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Why everyone should care about the internet of things

I sometimes Google a word or a phrase, just to see what the search engine algorithms is de facto defining it to be these days. USA Today even published an article once about the value in Googling yourself, but that’s a topic for a different post.

In any case, I decided recently to Google “internet of things” because for me, and potentially for a lot of people, the general definition was getting cloudy.

So here’s the results of the search on July 17, 2017:

iot searchresults

I noticed a few things right off the bat:

  1. Certain organizations are paying A LOT of money to come up first in that search;
  2. Google’s default definition is appropriately broad and generic, if somewhat unhelpful; and
  3. It must be a challenge for those who have never really done any research on the topic to actually get to something useful in a search like this — only one of the articles on the first page of search results was from 2017.

I am not disparaging Microsoft and MIT here. It’s just that for a topic like IoT, getting to valuable, actionable information on the topic may require a bit more context and clarity. Certainly, these search results did not provide that. So I wondered: If I only had 30 seconds to tell someone about the value of IoT, what would I say? What “elevator pitch” would I give to get that person to care about this latest technical evolution?

I think I would ask this question: If you could know in advance that something you own, are responsible for or care about — an appliance, a car, an inventory of machines, a body part — was going to have problems, wouldn’t you want to know so that you could fix it? Well, to quote the oft-used but inaccurate Morpheus meme, “What if I told you that you COULD know?” That is the power of IoT — to allow things to “send and receive data,” but more critically, to know something new and valuable that could change a life for the better.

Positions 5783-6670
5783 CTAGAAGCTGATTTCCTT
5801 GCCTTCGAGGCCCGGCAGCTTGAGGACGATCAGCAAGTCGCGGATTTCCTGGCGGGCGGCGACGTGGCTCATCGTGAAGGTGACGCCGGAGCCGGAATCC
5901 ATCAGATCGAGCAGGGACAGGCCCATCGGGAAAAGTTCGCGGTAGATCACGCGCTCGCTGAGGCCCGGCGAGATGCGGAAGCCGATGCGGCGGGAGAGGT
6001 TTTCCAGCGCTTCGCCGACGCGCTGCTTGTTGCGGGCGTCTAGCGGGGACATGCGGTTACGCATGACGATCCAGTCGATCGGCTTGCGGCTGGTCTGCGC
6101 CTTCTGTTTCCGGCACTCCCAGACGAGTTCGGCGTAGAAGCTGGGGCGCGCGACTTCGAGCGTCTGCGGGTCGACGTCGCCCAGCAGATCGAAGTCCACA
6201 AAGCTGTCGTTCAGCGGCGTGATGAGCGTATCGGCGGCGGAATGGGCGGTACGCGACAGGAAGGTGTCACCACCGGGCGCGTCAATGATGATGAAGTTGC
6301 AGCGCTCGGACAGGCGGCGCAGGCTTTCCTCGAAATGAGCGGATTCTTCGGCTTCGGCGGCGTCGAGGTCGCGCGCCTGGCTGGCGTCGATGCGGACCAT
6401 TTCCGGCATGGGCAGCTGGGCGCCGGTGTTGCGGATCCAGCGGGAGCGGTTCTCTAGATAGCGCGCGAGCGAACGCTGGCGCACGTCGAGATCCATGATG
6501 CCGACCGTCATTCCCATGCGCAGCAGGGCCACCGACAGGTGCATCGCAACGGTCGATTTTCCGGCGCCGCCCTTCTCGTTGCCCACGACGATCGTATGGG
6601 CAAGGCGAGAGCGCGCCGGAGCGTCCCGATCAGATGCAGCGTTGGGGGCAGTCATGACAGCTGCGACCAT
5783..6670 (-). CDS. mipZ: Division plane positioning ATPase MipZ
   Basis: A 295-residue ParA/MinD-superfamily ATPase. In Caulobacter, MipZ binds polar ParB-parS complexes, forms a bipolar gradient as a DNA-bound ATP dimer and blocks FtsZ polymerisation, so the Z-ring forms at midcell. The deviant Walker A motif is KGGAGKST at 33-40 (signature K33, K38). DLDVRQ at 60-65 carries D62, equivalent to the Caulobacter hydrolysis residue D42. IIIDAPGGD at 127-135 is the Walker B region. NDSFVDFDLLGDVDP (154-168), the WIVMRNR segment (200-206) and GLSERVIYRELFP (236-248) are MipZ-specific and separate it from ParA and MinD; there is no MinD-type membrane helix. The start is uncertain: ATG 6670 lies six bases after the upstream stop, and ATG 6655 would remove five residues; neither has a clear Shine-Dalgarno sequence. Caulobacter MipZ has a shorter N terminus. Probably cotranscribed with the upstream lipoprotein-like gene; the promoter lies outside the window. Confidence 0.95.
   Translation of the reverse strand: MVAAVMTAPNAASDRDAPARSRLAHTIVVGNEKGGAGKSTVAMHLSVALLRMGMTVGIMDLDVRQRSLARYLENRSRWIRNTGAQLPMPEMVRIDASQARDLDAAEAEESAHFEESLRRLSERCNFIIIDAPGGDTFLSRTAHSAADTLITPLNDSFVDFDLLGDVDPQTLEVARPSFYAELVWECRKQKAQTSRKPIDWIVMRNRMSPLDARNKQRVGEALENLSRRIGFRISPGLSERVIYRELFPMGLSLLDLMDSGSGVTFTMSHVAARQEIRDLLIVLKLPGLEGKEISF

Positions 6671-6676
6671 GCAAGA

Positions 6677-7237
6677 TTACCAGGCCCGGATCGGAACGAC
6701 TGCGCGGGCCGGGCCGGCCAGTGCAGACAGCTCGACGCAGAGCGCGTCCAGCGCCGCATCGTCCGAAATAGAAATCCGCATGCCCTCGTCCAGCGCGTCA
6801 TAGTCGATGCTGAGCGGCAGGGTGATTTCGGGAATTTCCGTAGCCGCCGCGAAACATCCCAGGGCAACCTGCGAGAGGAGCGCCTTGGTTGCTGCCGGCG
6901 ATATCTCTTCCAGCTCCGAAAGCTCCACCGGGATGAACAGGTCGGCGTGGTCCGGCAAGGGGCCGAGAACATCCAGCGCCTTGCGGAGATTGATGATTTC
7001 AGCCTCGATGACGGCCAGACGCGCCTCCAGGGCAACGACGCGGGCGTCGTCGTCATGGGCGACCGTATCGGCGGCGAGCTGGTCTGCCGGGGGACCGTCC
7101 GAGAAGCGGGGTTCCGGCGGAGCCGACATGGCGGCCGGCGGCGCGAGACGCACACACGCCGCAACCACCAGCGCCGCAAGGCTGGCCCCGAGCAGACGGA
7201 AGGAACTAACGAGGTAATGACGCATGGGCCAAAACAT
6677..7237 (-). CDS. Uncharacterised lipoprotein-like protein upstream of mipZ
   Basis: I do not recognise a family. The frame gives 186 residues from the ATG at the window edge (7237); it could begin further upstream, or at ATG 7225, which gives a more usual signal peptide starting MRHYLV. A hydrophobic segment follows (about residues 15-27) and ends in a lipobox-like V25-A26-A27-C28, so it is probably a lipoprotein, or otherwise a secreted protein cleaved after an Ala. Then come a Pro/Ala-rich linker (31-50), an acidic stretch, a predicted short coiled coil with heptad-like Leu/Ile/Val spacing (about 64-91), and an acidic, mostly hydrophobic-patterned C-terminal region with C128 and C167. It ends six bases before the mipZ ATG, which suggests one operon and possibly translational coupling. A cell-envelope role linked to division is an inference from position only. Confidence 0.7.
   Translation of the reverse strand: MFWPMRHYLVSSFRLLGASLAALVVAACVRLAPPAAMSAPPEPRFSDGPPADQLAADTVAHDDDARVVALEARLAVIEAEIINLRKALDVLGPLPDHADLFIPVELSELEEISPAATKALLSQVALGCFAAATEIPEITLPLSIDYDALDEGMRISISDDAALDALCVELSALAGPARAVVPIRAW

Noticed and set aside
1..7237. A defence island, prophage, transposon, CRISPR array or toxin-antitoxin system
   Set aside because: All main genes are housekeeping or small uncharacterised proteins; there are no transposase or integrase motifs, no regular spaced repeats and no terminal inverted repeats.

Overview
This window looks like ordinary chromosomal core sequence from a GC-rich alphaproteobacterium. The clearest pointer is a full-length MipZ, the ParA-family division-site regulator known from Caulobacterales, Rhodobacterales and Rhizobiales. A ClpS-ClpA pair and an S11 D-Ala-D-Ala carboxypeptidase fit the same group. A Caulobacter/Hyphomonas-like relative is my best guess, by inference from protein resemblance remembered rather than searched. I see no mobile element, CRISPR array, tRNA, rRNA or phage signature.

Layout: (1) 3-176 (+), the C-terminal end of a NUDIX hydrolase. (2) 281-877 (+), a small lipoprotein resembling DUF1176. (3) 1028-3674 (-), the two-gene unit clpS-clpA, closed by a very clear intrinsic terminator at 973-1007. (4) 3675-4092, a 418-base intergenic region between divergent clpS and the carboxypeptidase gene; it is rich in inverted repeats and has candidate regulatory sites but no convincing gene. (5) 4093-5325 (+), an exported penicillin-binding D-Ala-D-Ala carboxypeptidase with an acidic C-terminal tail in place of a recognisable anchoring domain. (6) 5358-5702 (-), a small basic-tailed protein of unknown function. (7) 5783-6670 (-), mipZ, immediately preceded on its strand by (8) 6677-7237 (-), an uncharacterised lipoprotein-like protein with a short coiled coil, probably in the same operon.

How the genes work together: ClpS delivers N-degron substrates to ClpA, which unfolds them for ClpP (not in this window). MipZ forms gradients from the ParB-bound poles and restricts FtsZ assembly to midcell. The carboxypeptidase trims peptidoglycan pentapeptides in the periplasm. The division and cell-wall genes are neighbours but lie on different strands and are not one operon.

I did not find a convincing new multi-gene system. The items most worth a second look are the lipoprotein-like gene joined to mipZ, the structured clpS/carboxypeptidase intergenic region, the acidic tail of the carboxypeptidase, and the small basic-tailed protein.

It may be a stretch to say that knowing that my car battery needs to be replaced is the same as knowing when my drinking water has been contaminated. The technological advancements behind one does support the other though, and the use cases for the tech are only limited by our imagination. As Eric Schmidt of Google said in 2015, “Everyone gets smarter because of technology, and the empowerment of people is the secret to technological progress.” Many who read this site are already implementing complex advanced services like machine learning and artificial intelligence. But Cisco recently reported that almost 75% of IoT projects are failing, and I think that’s in part because those not “in the know” don’t get it.

It is time for us to hone our elevator pitch — think of IoT as a startup and get really good at telling everyone we meet why what we’re doing matters. Tell them about the 200,000 babies that were saved, or the innovations in chemical-free water treatment. The data is out there, but not very easy to find for the average web searcher, so it is up to us to help — or the technology will take longer to “empower” the people and achieve lasting value.

All IoT Agenda network contributors are responsible for the content and accuracy of their posts. Opinions are of the writers and do not necessarily convey the thoughts of IoT Agenda.

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